By John Burton
The U.S. Supreme Court term
ended just before the Independence Day holiday, allowing the justices and
their law clerks to enjoy barbecues and fireworks with minds free from the
weight of pending decisions. Unfortunately, this year they left our minds
burdened with concern about the ramifications of the instantly infamous trio
of "sovereign immunity" cases.
The majority opinions in College
Sav. Bank v. Florida Prepaid Postsecondary Educ. Expense Bd., 99 Daily
Journal D.A.R. 6359, Florida Prepaid Postsecondary Educ. Expense Bd. v. College Sav.
Bank, 99 Daily Journal D.A.R. 6371, and Alden v.
Maine, 99 Daily Journal D.A.R. 6329, all decided June 23, reject the
ideals of the Declaration of Independence - a perverse salute to the last
July 4 of the millennium.
The Declaration of
Independence and the U.S. Constitution are products of the Enlightenment, a
period from about the beginning of the 18th century until the late 1780s. The
Enlightenment was the philosophical and political outcome of the
extraordinary scientific advances that over the previous two centuries had
fundamentally altered the conception of the universe and humanity's role in
Fascinated with the power of
thought, the great figures of the Enlightenment - and their devoted followers
among the nation's founders - generally believed that reason was capable of
resolving the problems that had troubled mankind for ages and of improving
the human condition. Among the great tasks of reason, according to the
Enlightenment thinkers, was to establish equality by eliminating feudal
privileges, and to secure for all their inalienable rights to life, liberty
and the pursuit of happiness.
These are the ideals that
Independence Day commemorates, and yet they are the very one the Supreme
Court majority - Chief Justice William Rehnquist and Justices Anthony
Kennedy, Sandra Day O'Connor, Clarence Thomas and Antonin Scalia, their
intellectual leader - hold in contempt.
Take the majority's
despicable treatment of James Wilson, a Pennsylvanian who signed the
Declaration of Independence, helped draft the Constitution and served as one
of the Supreme Court's first associate justices. George Washington called
Wilson "as able, candid, and honest a member as any in Convention."
The National Archives and Records Administration Web site's founding fathers'
page described Wilson's influence as "probably second only to that of
Wilson enters this debate, a
full 200 years after his death, because Justice David Souter, the
intellectual leader of the four dissenters, relied on him to refute the
majority's assertion that "the sovereign's right to assert immunity from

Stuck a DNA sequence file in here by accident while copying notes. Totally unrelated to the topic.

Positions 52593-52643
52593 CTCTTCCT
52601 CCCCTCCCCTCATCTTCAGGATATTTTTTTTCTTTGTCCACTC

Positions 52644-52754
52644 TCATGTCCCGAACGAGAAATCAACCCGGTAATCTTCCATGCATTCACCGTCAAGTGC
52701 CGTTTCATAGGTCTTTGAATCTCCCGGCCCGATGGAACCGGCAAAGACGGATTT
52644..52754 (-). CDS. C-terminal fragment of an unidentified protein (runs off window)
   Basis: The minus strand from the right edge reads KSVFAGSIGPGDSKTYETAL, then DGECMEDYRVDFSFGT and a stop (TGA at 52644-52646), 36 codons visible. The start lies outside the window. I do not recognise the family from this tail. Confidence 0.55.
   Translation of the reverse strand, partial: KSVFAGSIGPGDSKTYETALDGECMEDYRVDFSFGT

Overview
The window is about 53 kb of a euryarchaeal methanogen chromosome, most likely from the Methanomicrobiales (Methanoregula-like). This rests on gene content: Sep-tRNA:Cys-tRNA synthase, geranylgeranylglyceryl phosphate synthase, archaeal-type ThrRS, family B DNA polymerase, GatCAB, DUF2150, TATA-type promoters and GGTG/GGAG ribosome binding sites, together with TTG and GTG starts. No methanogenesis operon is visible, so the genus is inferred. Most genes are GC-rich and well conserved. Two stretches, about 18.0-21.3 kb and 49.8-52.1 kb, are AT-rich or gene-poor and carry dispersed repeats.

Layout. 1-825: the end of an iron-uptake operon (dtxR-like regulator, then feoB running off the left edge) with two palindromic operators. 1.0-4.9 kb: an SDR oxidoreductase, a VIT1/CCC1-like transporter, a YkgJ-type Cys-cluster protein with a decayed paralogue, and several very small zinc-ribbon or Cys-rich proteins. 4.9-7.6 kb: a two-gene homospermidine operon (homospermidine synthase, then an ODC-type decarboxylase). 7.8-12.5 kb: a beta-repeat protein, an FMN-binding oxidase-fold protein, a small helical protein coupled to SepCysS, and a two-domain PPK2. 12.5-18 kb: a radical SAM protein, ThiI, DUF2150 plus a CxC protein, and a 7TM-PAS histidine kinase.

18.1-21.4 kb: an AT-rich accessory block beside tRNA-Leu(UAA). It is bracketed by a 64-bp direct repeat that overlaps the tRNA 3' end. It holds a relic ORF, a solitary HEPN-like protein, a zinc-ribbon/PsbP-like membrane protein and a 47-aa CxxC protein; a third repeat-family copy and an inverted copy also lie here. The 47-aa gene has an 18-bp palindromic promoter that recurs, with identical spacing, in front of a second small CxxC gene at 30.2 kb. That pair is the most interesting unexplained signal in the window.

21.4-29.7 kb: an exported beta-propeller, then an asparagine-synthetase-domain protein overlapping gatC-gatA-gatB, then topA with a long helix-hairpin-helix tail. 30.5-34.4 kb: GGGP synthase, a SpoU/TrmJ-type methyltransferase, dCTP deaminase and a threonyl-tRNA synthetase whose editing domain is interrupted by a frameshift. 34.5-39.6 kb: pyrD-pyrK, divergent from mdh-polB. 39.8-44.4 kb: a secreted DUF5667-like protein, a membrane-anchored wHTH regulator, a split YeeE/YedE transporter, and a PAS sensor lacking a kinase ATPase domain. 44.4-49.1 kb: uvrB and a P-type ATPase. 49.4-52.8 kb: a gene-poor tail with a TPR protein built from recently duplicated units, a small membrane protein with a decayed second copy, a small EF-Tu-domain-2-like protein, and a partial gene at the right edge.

suit in its own courts was a principle so well established that no one
conceived it would be altered by the new Constitution."
immunity," according to Wilson's opinion in Chisolm v.
Georgia, 2 Dall. 419 (1793), "is only a branch of a much more
extensive principle, on which a plan of systematic despotism has been lately
formed in England, and prosecuted with unwearied assiduity and care. ... The
principle is, that all human law must be prescribed by a superior. ...
[A]nother principle, very different in its nature and operations, forms, in
my judgment, the basis of sound and genuine jurisprudence; laws derived from
the pure source of equality and justice must be founded on the consent of those,
whose obedience they require. The sovereign, when traced to his source, must
be found in the man."
"With this rousing
conclusion of revolutionary ideology and rhetoric," Souter wrote,
"Justice Wilson left no doubt that he thought the doctrine of sovereign
immunity entirely anomalous in the American Republic." He could have
added that the doctrine is equally anomalous with the Enlightenment ideals on
which the founders erected the Republic, and sounded the tocsin for a new
epoch of world history, one in which feudal privileges no longer stood in the
way of social equality.
What does the Supreme Court
majority feel about Wilson's rousing revolutionary ideology and rhetoric?
Nothing but disdain. Kennedy wrote in Alden:
"Wilson ... expressed a radical nationalist vision of the constitutional
design that not only deviated from the views that prevailed at the time but,
despite the dissent's apparent embrace of the position, remains startling
Even more disturbing is
Scalia's majority opinion in College Savings Bank. He
singled out Souter's dissent in Alden as
"despoiling our northern woods," in other words, worth not even the
paper it was printed on. Scalia claimed that the United States was
established by people "whose north star was that governmental power,
even - indeed, especially - governmental power wielded by the people, had to be
dispersed and countered."
Scalia's expressed rejection
of democratic ideals echoed Robert Bork's "Slouching Towards
Gomorrah." Bork, who came within a handful of votes of joining Scalia on
the court instead of Kennedy, wrote, "The proposition that all men are
created equal said what the colonists already believed, and so ... equality
became 'the single most powerful and radical force in all of American
history.' That is true and ... it is also profoundly unfortunate."
The majority of the Supreme
Court finds "startling" the notion that the people, and not the
states they erect, are "sovereign," while their ideological cohort
Bork finds the struggle for equality "unfortunate." I do not agree
with either position; I wager that most Americans do not either.
John Burton is a Pasadena
civil rights attorney.